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Biogeosciences An interactive open-access journal of the European Geosciences Union
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Volume 12, issue 13 | Copyright
Biogeosciences, 12, 3973-3992, 2015
© Author(s) 2015. This work is distributed under
the Creative Commons Attribution 3.0 License.

Research article 02 Jul 2015

Research article | 02 Jul 2015

Changes in dissolved iron deposition to the oceans driven by human activity: a 3-D global modelling study

S. Myriokefalitakis1, N. Daskalakis1,2, N. Mihalopoulos1,3, A. R. Baker4, A. Nenes2,5,6, and M. Kanakidou1 S. Myriokefalitakis et al.
  • 1Environmental Chemical Processes Laboratory, Department of Chemistry, University of Crete, P.O. Box 2208, 70013 Heraklion, Greece
  • 2Institute of Chemical Engineering Sciences (ICE-HT), FORTH, Patras, Greece
  • 3Institute for Environmental Research and Sustainable Development, National Observatory of Athens, Athens, Greece
  • 4School of Environmental Sciences, University of East Anglia, Norwich, NR4 7TJ, UK
  • 5School of Earth and Atmospheric Sciences, Georgia Institute of Technology, 311 Ferst Drive, Atlanta, GA 30332-0100, USA
  • 6School of Chemical and Biomolecular Engineering, Georgia Institute of Technology, 311 Ferst Drive, Atlanta, GA 30332-0100, USA

Abstract. The global atmospheric iron (Fe) cycle is parameterized in the global 3-D chemical transport model TM4-ECPL to simulate the proton- and the organic ligand-promoted mineral-Fe dissolution as well as the aqueous-phase photochemical reactions between the oxidative states of Fe (III/II). Primary emissions of total (TFe) and dissolved (DFe) Fe associated with dust and combustion processes are also taken into account, with TFe mineral emissions calculated to amount to ~ 35 Tg-Fe yr−1 and TFe emissions from combustion sources of ~ 2 Tg-Fe yr−1. The model reasonably simulates the available Fe observations, supporting the reliability of the results of this study. Proton- and organic ligand-promoted Fe dissolution in present-day TM4-ECPL simulations is calculated to be ~ 0.175 Tg-Fe yr−1, approximately half of the calculated total primary DFe emissions from mineral and combustion sources in the model (~ 0.322 Tg-Fe yr−1). The atmospheric burden of DFe is calculated to be ~ 0.024 Tg-Fe. DFe deposition presents strong spatial and temporal variability with an annual flux of ~ 0.496 Tg-Fe yr−1, from which about 40 % (~ 0.191 Tg-Fe yr−1) is deposited over the ocean. The impact of air quality on Fe deposition is studied by performing sensitivity simulations using preindustrial (year 1850), present (year 2008) and future (year 2100) emission scenarios. These simulations indicate that about a 3 times increase in Fe dissolution may have occurred in the past 150 years due to increasing anthropogenic emissions and thus atmospheric acidity. Air-quality regulations of anthropogenic emissions are projected to decrease atmospheric acidity in the near future, reducing to about half the dust-Fe dissolution relative to the present day. The organic ligand contribution to Fe dissolution shows an inverse relationship to the atmospheric acidity, thus its importance has decreased since the preindustrial period but is projected to increase in the future. The calculated changes also show that the atmospheric DFe supply to the globe has more than doubled since the preindustrial period due to 8-fold increases in the primary non-dust emissions and about a 3-fold increase in the dust-Fe dissolution flux. However, in the future the DFe deposition flux is expected to decrease (by about 25 %) due to reductions in the primary non-dust emissions (about 15 %) and in the dust-Fe dissolution flux (about 55 %). The present level of atmospheric deposition of DFe over the global ocean is calculated to be about 3 times higher than for 1850 emissions, and about a 30 % decrease is projected for 2100 emissions. These changes are expected to impact most on the high-nutrient–low-chlorophyll oceanic regions.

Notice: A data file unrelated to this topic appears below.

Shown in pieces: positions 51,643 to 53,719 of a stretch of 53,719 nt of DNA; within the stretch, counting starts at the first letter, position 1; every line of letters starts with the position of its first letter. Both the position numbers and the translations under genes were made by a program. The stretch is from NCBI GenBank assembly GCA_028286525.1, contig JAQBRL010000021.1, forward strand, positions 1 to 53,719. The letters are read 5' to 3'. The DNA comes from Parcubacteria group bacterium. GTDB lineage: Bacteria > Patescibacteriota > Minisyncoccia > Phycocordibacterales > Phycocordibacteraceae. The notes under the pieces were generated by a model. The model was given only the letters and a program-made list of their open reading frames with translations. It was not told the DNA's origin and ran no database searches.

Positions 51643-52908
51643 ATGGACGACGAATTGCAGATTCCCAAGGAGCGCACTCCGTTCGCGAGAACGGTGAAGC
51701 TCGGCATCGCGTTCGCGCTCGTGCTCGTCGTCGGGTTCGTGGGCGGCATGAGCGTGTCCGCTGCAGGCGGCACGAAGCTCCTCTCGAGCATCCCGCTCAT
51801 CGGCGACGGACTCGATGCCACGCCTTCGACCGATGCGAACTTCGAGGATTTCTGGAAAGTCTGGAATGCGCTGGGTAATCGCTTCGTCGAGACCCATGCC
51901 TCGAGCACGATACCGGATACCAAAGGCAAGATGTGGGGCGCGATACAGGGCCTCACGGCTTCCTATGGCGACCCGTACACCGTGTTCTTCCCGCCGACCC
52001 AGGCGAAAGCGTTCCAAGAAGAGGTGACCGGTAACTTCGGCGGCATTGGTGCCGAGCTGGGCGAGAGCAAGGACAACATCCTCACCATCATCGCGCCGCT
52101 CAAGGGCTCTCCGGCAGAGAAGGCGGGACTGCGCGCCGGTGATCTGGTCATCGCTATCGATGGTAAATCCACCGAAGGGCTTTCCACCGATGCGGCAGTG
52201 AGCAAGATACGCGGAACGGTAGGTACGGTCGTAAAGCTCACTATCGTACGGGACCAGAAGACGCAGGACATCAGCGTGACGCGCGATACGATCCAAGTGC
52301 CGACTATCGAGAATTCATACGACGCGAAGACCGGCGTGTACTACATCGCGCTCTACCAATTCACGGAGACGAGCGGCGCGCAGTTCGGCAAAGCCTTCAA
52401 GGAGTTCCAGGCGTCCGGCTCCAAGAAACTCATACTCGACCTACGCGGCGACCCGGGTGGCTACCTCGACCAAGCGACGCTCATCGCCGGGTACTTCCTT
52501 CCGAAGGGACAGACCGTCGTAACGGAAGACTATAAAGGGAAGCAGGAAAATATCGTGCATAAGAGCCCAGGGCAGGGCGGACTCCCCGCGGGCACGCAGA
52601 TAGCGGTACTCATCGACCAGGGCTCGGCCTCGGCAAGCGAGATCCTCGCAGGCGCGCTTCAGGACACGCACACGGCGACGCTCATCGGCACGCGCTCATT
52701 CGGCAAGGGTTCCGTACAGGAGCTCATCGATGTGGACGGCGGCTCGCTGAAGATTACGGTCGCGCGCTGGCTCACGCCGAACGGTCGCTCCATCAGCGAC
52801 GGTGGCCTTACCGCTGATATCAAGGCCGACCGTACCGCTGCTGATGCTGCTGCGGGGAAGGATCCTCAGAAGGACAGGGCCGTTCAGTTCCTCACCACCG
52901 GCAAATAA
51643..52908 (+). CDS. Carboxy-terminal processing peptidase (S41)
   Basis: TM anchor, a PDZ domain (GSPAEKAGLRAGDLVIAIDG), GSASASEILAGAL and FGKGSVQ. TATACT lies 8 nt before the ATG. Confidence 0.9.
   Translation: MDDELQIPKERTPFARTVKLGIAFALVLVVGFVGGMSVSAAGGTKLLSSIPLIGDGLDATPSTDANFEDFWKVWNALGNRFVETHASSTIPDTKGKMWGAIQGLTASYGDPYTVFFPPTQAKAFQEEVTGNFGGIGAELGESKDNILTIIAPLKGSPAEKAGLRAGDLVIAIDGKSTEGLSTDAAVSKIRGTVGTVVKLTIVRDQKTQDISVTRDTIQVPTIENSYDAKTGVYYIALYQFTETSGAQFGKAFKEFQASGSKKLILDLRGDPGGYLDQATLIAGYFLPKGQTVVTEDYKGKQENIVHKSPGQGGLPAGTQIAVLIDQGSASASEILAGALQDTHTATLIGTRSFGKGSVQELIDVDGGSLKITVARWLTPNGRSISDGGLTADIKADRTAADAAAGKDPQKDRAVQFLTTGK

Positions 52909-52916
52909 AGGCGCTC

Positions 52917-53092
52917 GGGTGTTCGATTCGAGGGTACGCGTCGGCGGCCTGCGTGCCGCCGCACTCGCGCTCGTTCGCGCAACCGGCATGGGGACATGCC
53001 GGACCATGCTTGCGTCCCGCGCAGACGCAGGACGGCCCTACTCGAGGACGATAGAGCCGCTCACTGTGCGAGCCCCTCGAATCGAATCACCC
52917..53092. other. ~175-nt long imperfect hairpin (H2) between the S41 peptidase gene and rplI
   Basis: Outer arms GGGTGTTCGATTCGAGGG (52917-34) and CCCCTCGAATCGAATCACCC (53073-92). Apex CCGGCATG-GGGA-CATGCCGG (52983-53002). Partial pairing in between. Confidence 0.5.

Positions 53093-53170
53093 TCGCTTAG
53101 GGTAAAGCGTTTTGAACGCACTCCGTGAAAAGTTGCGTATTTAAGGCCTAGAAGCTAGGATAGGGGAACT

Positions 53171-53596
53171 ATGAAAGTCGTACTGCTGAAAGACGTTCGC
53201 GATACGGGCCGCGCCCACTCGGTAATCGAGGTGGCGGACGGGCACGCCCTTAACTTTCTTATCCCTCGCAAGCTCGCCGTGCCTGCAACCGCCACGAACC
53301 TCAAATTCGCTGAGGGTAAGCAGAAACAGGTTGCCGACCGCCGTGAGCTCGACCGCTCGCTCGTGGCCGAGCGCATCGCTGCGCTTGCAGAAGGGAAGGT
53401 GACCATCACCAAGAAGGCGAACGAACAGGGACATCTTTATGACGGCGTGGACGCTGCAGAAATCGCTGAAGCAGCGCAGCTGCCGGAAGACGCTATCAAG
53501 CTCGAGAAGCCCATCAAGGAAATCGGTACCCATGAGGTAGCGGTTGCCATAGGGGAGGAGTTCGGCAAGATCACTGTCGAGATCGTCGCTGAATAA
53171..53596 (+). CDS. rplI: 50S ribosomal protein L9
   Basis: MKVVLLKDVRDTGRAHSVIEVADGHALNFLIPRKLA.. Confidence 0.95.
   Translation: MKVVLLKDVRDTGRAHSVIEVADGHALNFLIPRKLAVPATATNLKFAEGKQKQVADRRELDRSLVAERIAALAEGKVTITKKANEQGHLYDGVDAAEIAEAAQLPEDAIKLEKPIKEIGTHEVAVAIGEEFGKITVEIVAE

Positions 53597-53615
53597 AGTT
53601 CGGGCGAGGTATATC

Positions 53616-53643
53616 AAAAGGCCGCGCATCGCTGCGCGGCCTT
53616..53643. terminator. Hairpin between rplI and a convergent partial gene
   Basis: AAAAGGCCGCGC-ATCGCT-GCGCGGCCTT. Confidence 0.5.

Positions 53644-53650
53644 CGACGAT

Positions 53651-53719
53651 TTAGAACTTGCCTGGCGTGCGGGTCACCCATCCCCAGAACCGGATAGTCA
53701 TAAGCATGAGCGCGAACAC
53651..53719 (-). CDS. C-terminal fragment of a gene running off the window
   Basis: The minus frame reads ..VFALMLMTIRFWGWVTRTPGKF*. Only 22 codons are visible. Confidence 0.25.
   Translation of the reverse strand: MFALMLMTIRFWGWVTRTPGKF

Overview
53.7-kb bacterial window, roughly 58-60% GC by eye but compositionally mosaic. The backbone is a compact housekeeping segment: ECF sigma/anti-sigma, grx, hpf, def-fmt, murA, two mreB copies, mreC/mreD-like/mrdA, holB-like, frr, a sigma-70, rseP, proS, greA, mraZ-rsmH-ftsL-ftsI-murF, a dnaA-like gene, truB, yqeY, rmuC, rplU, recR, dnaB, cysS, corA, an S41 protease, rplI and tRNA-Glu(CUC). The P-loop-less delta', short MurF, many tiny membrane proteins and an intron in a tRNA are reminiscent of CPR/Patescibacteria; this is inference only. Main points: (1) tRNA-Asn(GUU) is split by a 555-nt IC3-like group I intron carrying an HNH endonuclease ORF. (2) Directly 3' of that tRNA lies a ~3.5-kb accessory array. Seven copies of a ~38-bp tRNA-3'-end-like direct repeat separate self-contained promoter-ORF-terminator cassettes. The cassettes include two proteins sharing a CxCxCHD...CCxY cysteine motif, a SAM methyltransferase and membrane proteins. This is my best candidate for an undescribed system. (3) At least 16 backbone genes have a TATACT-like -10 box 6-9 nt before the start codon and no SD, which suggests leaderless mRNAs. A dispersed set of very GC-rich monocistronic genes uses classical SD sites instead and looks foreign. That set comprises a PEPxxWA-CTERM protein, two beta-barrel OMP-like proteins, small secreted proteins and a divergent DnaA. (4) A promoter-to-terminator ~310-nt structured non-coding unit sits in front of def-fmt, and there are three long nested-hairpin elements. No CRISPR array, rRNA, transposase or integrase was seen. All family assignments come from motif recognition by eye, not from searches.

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The global atmospheric cycle of Fe is simulated accounting for natural and combustion sources, proton- and organic ligand-promoted Fe dissolution from dust aerosol and changes in anthropogenic emissions, and thus in atmospheric acidity. Simulations show that Fe dissolution may have increased in the last 150 years and is expected to decrease due to air pollution regulations. Reductions in dissolved-Fe deposition can further limit the primary productivity over high-nutrient-low-chlorophyll water.
The global atmospheric cycle of Fe is simulated accounting for natural and combustion sources,...